In “Bending the Rules Has Failed Us” (June 5), Larry Gabriel was spot-on with his assessment of the mayoral election: Tom Barrow’s calling out Duggan in his failure to meet the Detroit residence rules calls attention to a rather sleazy, last-minute move to the city in order to run for mayor. Excuse me, but isn’t the mayor supposed to have a genuine interest in the welfare of the city? Oh, wait. That rule has already been bent. Our current mayor, if memory serves, did the same thing. And look what we have.
And speaking of rule bending, our emergency manager seems to be doing his part, according to Curt Guyette’s investigative look at the application of the federal code’s bankruptcy laws.
Putting up the DIA collection as an easy source for paying off our debts, it seems, is illegal. But who’s to notice? Let’s do what’s necessary to take over Detroit, destroy its few remaining unions, sell off its assets and reap the benefits. (Was the ER sabre-rattling?)
Our state and local politicians, it seems, use the Obama administration model, as it shreds the U.S. constitution and the Magna Carta that stated in the 13th century such rights of due process, innocence until proven guilty and other such currently ignored principles. Just bend the rules or ignore them until somebody says, No. You can’t do that. Power, whether it’s in Detroit or the United States, corrupts. (I didn’t make that up.)
I’m grateful every day to the people who get into the streets, sign petitions, shout out their outrage, blow the whistle (the latest hero: Edward Snowden) or write hard-hitting articles like the ones in the current MT.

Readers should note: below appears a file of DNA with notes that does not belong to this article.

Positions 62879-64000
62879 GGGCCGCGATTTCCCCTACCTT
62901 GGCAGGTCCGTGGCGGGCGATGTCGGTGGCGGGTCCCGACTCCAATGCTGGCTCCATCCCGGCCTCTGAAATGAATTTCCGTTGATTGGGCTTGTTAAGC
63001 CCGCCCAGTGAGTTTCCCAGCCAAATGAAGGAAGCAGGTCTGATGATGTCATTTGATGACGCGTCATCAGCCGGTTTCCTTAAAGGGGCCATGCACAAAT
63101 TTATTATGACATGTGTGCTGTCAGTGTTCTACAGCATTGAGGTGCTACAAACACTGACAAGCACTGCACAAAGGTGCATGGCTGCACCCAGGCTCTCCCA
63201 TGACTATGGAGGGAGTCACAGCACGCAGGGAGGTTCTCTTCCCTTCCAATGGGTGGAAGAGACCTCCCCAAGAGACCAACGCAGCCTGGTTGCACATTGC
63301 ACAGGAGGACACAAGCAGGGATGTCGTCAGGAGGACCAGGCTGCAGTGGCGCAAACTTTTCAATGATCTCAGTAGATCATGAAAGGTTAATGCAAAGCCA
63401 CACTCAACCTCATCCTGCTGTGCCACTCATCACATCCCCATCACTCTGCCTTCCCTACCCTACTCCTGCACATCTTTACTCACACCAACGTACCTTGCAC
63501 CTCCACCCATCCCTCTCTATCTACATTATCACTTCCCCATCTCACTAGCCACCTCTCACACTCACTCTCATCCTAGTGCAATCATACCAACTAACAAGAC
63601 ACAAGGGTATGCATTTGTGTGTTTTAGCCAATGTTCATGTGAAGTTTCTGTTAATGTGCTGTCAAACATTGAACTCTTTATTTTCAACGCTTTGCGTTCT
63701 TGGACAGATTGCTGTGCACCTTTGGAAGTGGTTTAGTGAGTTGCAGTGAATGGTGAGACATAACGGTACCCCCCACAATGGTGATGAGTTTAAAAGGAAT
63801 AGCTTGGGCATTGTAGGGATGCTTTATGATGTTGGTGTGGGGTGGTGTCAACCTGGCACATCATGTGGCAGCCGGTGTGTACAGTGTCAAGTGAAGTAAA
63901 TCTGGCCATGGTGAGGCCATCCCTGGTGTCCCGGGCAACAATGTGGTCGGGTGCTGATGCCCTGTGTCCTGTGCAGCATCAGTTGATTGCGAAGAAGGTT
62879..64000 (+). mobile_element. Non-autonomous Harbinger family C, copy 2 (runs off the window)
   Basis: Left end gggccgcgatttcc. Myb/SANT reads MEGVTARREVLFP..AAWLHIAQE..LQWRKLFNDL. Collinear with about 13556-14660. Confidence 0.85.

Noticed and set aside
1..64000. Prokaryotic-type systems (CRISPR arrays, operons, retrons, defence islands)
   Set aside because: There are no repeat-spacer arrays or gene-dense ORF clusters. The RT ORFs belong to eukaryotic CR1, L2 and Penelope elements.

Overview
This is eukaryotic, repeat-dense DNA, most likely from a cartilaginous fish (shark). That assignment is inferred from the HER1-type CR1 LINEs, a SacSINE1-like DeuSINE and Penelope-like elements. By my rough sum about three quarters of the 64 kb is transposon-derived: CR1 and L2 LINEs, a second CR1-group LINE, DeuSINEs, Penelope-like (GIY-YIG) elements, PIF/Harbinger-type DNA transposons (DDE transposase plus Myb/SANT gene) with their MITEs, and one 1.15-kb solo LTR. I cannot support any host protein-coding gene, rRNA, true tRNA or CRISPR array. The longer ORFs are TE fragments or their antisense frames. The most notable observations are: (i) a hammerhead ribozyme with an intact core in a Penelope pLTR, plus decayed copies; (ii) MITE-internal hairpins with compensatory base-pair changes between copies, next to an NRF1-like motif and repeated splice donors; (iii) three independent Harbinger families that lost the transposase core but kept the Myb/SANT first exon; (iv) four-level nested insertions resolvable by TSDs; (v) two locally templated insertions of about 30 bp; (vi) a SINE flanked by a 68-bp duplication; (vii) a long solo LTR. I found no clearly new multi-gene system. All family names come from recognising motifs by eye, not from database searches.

Somebody said once that the price of liberty is eternal vigilance. So, thanks.
— Suzanne Antisdel, Detroit
With all due respect, the facts about Mike Duggan in this article just simply aren’t correct. The residency filing deadline was May 14, not in April. Therefore Duggan lived in Detroit for over a year prior to the deadline. Duggan filing his petition paperwork a month early on April 2 wouldn’t disqualify him because one has to have lived in the city for a year prior to the filing deadline, which he has. Barrow’s claim doesn’t hold water, and he’s just trying to score easy political points. Anyone who has ever been in the same room with Tom Barrow (like I was at the Mayoral Forum on Tuesday, June 4) knows he’s divisive, and panders to the lowest common denominator always. Duggan is a legitimate candidate, and Barrow is full of hot air.
— Nick Norton via Email
I am grassroots mayoral candidate Jean Vortkamp (not Vorthcamp, as in your article). I would like to thank you for even [mentioning] my name in the paper. Having gone to two mayoral panels so far, I too am sad that the media focus is on just a few candidates. There are many kind people running who should be acknowledged.
I was an intern at Metro Times under Toni Swanger. I used to take the DDOT down there when I was in high school. I learned a lot from this one hippie who proofread with me. I was also taken to hear Alexander Cockburn speak as a teen. My life in Detroit has been rich and it shaped my unique views.
— Jean Vortkamp via Email
Erratum: In last week’s column “Bending the Rules Has Failed Us” by Larry Gabriel, it was erroneously reported that the filing deadline for Detroit mayoral candidates was April 14. In fact, the deadline was May 14. We regret the error and apologize.
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